Design Day Out
- Whitney, Oxfordshire
- Fareham, Hampshire
- Stockbridge, Hampshire
Each year, the Design Department embarks on a day out in order to visit particularly notable projects from the past 12 months. Usually the designer’s experience of a site would be just of the frame erection and encapsulation, so it is a rare treat indeed to see the finished article. Thanks to designer Julian Pilkington, the team had the opportunity to visit three past projects in Witney, Stockbridge and Fareham.
The Oakwrights Design Team
Leaving under the cover of a particularly dark winter’s daybreak, our minibus was soon on its way down the A40 toward Witney in Oxfordshire. This was a chance to catch up with the project that we undertook for Anne-Marie Shepperd, which is an Oakwrights encapsulated post and beam house.
The Route of our Visits
In a secluded part of suburban Oxfordshire, Mr and Mrs Shepperd’s plot was really beginning to take shape. Although Oakwrights had long-finished our part of the construction process, other trades were still busy fitting-out the house.
Steve Laws at The Shepperds
The project’s designers Tim Griffiths and Steven Laws were on hand to offer up further information about the design of the structural oak frame and encapsulation system, and it was interesting to see how rooms and storage spaces were being created throughout the frame.
The Design Team in the House
WrightWall Natural Encapsulation from the inside
Our next port of call was lunch at a beautiful, reconstructed tidal mill at Fareham, just on the outskirts of Portsmouth. Fullers had approached Oakwrights to design the structural oak frame for their new destination pub, Cams Mill. Using archive images of the tidal mill that stood there over 100 years ago, Tim Griffiths created a new structural oak frame design true to the traditional craftsmanship of the original.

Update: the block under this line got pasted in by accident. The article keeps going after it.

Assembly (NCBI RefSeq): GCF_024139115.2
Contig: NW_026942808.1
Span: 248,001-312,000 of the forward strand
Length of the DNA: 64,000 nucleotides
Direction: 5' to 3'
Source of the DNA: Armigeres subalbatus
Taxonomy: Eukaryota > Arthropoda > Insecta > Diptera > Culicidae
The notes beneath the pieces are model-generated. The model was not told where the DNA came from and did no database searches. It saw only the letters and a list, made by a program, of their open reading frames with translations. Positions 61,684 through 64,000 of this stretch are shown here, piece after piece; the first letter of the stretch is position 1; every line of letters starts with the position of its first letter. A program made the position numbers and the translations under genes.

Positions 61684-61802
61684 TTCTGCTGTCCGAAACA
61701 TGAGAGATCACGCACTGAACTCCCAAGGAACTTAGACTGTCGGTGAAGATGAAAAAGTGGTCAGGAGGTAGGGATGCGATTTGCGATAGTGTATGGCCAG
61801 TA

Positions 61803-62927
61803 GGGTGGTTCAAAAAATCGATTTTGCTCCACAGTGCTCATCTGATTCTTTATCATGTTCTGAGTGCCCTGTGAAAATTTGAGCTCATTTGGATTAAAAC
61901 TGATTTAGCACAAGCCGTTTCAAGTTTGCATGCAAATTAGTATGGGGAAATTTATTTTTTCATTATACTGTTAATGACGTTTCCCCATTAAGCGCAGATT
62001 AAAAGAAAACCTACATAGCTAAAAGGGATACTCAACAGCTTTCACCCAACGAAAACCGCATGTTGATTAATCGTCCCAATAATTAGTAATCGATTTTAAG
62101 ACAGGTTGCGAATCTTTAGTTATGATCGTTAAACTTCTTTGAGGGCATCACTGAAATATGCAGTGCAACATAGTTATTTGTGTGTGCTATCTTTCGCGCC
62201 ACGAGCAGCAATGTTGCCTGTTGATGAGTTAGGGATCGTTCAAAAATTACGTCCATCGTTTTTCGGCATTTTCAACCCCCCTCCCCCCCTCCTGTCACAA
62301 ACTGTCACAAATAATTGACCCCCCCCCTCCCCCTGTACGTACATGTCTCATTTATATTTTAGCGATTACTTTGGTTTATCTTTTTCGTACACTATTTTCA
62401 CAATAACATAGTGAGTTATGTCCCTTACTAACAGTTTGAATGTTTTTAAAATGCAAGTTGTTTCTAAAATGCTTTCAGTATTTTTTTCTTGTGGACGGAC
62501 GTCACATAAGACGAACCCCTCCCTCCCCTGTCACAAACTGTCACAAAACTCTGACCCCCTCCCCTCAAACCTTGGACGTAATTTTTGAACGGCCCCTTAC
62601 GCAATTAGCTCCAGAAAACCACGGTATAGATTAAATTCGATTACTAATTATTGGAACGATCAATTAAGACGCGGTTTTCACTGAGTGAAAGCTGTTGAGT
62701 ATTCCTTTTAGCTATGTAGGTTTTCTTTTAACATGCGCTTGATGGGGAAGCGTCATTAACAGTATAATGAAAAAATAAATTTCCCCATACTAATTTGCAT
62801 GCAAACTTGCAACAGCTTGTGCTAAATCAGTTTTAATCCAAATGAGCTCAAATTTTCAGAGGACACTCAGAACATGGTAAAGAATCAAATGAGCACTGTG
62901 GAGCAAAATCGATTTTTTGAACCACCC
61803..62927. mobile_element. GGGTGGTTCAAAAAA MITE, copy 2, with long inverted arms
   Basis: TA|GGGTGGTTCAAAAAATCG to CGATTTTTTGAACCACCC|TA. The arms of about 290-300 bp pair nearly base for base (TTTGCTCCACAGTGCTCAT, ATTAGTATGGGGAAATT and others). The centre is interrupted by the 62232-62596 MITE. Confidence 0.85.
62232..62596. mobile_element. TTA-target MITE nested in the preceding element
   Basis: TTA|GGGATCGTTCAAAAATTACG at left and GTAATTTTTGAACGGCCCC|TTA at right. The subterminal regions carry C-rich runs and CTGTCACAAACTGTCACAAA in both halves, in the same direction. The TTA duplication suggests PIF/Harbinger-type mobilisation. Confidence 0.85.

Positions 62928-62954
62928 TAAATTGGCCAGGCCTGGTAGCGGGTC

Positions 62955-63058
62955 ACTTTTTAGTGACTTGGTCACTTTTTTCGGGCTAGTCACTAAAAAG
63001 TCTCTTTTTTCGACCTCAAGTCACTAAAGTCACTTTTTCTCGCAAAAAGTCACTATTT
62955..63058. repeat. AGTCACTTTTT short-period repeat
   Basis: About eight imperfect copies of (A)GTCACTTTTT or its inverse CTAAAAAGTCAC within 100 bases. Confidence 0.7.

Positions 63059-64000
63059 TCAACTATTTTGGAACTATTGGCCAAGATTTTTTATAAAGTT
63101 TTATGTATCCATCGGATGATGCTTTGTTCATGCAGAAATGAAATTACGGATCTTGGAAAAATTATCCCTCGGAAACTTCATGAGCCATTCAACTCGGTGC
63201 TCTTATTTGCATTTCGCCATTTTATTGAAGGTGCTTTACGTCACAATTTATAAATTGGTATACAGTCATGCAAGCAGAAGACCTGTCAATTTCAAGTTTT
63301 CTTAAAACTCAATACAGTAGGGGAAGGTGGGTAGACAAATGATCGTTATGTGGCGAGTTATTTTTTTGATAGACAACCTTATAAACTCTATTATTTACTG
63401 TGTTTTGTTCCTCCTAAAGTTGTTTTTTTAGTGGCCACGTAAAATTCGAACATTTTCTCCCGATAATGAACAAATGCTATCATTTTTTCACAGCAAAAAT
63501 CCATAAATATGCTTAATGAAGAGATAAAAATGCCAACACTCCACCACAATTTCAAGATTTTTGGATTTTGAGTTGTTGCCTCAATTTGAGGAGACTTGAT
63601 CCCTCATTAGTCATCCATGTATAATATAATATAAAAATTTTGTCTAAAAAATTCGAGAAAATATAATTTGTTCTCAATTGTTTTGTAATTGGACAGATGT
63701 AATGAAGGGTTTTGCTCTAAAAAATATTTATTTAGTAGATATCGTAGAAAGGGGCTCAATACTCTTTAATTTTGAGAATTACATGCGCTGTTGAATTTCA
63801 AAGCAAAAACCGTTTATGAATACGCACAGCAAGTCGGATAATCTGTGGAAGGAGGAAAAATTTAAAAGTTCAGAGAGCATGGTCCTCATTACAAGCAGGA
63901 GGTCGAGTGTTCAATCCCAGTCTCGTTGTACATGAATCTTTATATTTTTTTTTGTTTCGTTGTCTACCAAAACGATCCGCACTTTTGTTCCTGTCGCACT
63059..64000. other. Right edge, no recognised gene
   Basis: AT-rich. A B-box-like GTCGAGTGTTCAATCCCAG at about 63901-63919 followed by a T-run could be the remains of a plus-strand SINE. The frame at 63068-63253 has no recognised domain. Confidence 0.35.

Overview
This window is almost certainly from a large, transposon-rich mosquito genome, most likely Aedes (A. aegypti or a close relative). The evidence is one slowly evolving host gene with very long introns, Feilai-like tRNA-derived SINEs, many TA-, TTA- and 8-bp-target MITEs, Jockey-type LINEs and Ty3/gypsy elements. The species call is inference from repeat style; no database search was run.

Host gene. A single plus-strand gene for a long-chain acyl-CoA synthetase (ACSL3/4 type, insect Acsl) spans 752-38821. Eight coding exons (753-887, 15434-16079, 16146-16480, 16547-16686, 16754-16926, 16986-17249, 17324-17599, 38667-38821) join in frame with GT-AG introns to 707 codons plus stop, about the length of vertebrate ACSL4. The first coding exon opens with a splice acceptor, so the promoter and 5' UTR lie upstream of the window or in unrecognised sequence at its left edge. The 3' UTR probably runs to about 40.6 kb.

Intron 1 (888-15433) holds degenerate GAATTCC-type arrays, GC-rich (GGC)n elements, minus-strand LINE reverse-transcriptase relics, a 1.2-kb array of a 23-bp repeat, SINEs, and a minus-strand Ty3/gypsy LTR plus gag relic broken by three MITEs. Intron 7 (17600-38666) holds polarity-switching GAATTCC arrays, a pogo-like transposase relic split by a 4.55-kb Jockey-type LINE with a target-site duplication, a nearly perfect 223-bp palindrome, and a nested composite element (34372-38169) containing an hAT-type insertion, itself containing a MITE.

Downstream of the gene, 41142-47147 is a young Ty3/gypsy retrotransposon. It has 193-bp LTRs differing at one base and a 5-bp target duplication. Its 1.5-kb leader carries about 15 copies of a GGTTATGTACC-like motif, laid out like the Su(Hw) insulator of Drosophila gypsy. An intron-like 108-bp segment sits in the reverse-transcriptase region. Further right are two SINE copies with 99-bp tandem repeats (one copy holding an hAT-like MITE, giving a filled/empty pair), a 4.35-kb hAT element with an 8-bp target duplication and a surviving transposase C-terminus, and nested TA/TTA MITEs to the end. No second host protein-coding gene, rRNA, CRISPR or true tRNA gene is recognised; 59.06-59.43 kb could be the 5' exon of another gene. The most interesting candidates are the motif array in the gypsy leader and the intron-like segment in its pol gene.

Cams Mill in Fareham
After a warm welcome from the staff, we took our seats in prime position beneath the 30ft-high vaulted oak roof. Waiting for us was a delicious selection of sandwiches and pub chips made with locally-sourced ingredients. We also took the opportunity to carefully taste-test the pub’s range of bitters and ales before inspecting the decor.
A Full Size Water Wheel
The interior designers had really built on the traditional ruggedness of the timber, adding all sorts of vintage features including a full-size water-wheel and period belt-drives. The client’s choice not to sand-blast or acid-wash the finished frame worked really well with the authenticity of the building, and certainly raised smiles when we spotted the site crews footprints on some of the timbers.
After recovering from lunch, we were soon on our way to a cream tea at the Leckford Estate farm shop.
Greeted by a friendly reindeer, we were soon inside admiring the handiwork of carpenter and frame designer, John Lloyd.
Rob & Reindeer outside the front of Leckford Farmshop, Stockbridge
Designers being designers, the debate soon descended into a frank and strong-worded discussion on whether cream or jam should be spread on a scone first. Ultimately, it was interesting to see how different builders and interior designers develop an Oakwrights frame into the finished product.
Cream or Jam
As dusk fell, we were on the road back home to Herefordshire, full of cream tea, hot drinks, and dreams of what Design Day Out 2014 would bring.
As Dusk Fell on our journey back to Herefordshire